Recollections of some of Waveney & Blyth Arts’ projects in the last ten years
Yes there will be a time when we can run events, open galleries and studios, join walks and workshops. Until then – let’s remind ourselves of some of the amazing activities that W&BA has created over the last ten years.
What better way to start than Finding Paradise. Devised by Simon Raven this trail of artworks, each portraying a letter from the word Paradise, was laid out along the two river valleys in 2015. It celebrated the landscape of the Waveney and Blyth valleys and the creative work of some of our members.
Let’s reprieve the Paradise Pilgrim who set out that summer to find the letters hosted by arts venues. Here are some extracts from the slightly tongue-in-cheek diary:
One August day I set off in pursuit of capital A. This required Paradise Pilgrim to leave the gentle headwaters of the Waveney and, like an otter in search of new territory, head cross country through villages such as Metfield and Linstead. In less than an hour I arrived in Halesworth to start my search. The Cut, Halesworth’s arts centre and theatre, is welcoming all sorts of boffins on the day I arrive. Part of its science café season, the foyer is full of displays about antibiotics, soil, compost and the value of eating broccoli. Having tried broccoli soup, explored renewable energy options and tasted tea and carrot cake, I finally tracked down capital A and was told that I was not the first person to come looking. You could say that by now ‘I was hooked’.
Figure 1 Capital A at The Cut
After successfully tracking down the E, I could no longer be chasing the tail of paradise but set off in search of dragons. As dragons begin with D and so does Diss, it was a simple decision to find Designer Makers in the Heritage Triangle, as this part of Diss has become known. Stepping across the threshold, there were old friends from Diss Corn Hall and, as in all good quests, a guide came to our aid – print maker Annette Rolston. Annette showed us round the tardis like interior. There were necklaces, knitted goods, stained glass, mosaics, prints, finely crafted clothes and willow baskets. It was a true emporium of artistic talent. The whole concept of Designer Makers is that not only do people work together, making unique and beautiful objects, but the public can come and buy direct from the makers and see how the pieces are made.
But what about the dragon? It truly epitomises the spirit of Designer Makers; several of the artists contributed to its design and construction and there it was, coiled, sleeping, suspended on a wall.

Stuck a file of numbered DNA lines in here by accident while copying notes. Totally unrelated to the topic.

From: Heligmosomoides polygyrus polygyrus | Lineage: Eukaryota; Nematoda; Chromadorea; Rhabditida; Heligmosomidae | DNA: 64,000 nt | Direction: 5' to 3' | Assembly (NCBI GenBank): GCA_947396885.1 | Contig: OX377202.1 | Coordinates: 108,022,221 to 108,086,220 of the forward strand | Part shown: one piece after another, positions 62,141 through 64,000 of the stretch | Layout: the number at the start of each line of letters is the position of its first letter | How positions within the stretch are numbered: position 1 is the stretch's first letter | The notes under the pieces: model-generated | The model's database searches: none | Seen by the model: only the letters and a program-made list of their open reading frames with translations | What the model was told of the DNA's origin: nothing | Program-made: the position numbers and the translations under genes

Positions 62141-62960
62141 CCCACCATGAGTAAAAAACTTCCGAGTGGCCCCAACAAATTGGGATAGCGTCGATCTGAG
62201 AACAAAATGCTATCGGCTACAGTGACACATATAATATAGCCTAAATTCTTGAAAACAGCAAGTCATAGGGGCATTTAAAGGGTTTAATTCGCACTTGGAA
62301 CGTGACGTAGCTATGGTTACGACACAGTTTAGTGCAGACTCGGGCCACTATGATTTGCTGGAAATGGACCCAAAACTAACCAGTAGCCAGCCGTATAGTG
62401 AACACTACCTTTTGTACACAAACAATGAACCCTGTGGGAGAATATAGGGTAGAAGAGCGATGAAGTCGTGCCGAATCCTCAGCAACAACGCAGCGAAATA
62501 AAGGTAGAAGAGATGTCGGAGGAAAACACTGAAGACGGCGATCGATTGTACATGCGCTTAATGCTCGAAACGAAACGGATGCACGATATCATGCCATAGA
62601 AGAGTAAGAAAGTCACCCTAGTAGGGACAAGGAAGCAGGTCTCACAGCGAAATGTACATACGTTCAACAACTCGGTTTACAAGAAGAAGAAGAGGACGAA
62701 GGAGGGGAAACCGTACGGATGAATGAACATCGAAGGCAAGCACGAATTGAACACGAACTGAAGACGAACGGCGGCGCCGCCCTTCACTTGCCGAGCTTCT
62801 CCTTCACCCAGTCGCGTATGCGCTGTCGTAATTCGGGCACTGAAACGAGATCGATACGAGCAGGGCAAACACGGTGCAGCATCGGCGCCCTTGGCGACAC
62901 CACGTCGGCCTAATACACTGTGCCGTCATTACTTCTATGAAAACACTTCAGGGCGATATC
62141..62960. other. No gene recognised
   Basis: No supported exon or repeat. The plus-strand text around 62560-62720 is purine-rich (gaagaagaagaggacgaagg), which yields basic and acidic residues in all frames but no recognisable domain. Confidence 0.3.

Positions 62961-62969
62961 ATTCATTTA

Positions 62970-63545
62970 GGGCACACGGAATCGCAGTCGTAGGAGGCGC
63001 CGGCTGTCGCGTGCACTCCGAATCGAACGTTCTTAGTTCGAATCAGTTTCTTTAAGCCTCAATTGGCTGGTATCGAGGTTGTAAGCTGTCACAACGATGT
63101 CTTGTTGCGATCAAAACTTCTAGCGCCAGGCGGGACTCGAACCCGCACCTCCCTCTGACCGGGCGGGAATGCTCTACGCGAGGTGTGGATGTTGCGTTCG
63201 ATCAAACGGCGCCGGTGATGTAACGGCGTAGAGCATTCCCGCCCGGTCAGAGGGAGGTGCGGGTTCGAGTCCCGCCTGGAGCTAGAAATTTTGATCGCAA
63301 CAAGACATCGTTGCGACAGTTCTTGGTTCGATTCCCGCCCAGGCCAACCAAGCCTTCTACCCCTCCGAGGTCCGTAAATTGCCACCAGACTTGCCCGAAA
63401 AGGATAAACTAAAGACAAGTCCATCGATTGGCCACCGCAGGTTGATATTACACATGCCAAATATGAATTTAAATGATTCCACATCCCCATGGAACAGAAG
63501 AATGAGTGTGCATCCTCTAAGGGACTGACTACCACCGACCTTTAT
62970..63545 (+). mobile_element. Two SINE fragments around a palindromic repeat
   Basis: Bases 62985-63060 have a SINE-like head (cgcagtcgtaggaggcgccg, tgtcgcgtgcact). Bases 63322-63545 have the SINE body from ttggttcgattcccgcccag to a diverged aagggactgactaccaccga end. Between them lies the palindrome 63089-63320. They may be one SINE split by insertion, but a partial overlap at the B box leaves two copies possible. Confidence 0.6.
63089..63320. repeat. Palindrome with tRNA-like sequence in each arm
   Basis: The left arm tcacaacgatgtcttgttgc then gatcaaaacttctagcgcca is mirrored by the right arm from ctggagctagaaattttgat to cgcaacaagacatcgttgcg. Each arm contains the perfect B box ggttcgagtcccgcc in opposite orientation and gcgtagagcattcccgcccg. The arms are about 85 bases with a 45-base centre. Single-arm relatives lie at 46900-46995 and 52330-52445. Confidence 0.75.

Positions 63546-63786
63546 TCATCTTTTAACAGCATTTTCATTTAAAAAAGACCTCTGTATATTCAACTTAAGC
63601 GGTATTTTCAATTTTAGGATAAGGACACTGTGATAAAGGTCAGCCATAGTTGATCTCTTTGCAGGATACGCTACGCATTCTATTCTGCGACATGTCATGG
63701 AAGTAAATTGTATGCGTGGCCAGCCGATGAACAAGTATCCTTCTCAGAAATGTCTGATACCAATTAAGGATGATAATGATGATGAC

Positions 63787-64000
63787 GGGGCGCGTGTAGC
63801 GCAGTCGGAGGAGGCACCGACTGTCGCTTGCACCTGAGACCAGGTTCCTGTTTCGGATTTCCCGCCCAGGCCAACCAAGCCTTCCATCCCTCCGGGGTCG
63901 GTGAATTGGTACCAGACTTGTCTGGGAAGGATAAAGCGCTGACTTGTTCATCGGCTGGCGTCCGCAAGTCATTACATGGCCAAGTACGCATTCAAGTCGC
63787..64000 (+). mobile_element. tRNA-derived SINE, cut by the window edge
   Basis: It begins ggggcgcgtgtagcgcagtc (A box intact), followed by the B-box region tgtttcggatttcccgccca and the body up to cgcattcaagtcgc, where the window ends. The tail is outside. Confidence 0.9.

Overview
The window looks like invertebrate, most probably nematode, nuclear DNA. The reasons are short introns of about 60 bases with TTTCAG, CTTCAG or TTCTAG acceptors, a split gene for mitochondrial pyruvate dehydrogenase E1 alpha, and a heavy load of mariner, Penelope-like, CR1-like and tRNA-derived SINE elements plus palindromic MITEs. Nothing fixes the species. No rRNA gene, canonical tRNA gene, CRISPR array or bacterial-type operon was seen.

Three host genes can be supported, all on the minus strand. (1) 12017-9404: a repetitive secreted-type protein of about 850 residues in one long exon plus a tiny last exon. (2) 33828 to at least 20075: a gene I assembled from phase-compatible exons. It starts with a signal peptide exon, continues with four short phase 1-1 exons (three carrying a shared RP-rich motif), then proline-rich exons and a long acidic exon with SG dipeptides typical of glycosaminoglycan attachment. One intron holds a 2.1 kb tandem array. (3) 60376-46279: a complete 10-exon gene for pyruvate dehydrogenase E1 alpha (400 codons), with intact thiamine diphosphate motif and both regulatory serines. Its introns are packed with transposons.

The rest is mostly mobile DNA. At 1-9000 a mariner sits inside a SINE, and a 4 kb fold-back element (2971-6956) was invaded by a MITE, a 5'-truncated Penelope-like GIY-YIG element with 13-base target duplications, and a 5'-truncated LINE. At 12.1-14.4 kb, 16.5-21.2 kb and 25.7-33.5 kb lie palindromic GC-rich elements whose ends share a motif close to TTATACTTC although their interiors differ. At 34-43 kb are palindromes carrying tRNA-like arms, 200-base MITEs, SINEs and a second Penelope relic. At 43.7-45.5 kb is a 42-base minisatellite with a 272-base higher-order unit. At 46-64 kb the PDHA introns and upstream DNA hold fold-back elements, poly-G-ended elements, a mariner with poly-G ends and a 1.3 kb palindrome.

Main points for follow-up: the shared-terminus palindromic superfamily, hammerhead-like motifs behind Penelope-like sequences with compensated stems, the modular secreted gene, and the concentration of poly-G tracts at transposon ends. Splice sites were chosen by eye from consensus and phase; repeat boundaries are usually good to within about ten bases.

Figure 2 D at Designer Makers
I am nearing the halfway mark on the Paradise Trail which takes me away from our market towns to a village easily bypassed on the A143 – Brockdish. I am killing two birds with one stone for not only is Brockdish playing host to Paradise ‘I’, it is the venue for August’s Arts and Eats. The Old Kings Head, a fourteenth century pub at the centre of the village, was bought last year by brother and sister, Jonathan Townley and Louise Lees. After complete refurbishment it now offers not only the traditional bar and restaurant but a café serving cakes and cappuccino – always a hit with Paradise Pilgrim, who has been known to navigate the county on the basis of the best coffee shops. Joined by Jonathan’s wife Vicky, an art teacher, the pub now offers an art gallery and a venue for some creative activities.
It was not difficult to locate I, startling, vivid, well-padded and set amongst paintings, not too far from the cakes!
Figure 3 I in The Kings Head, Brockdish
I found an opportunity to track down P in Bungay. It was the Doggerland workshop – Words on the Edge – that lured me this far along the Waveney. Venturing further down this valley into the little market town, home of the Fisher Theatre, I indeed felt like a fisherman. I was hoping to catch P hooked up in the Gallery upstairs or hanging above the coffee machine. Imagine Pilgrim’s own slough of despond on discovering that the theatre is closed on Sundays. The P went unstamped.
And now comes the sad conclusion – I can see no way down the Waveney and Blyth rivers before the trail ends on 30th September (2015). Paradise Pilgrim has therefore drawn the search to a close and admits to only collecting an IDEA of PARADISE.
Figure 4 Only an Idea of Paradise
But for all pilgrims there remains one opportunity to see all the letters in a row. They are on display in the bar of the Swan Hotel, Harleston.
Figure 5 The Paradise letters assembled
Trail devised by Simon Raven
P Malcolm Cudmore on behalf of Black Dog Arts, Bungay
a Paul Osbone of Papershaker, Great Yarmouth
R Caroline Reeder and members of Lowestoft Arts Group
A Members of Inspired by Becker Art Society, Wenhaston
D Dragonmakers@21, members of Designer Makers @ 21, Diss
I Lin Patterson on behalf of Harleston & Waveney Art Trail
S Ron Fuller on behalf of Craftco, Southwold
e Members of Eye Arts Guild
Paradise Pilgrim text and photographs – Melinda Appleby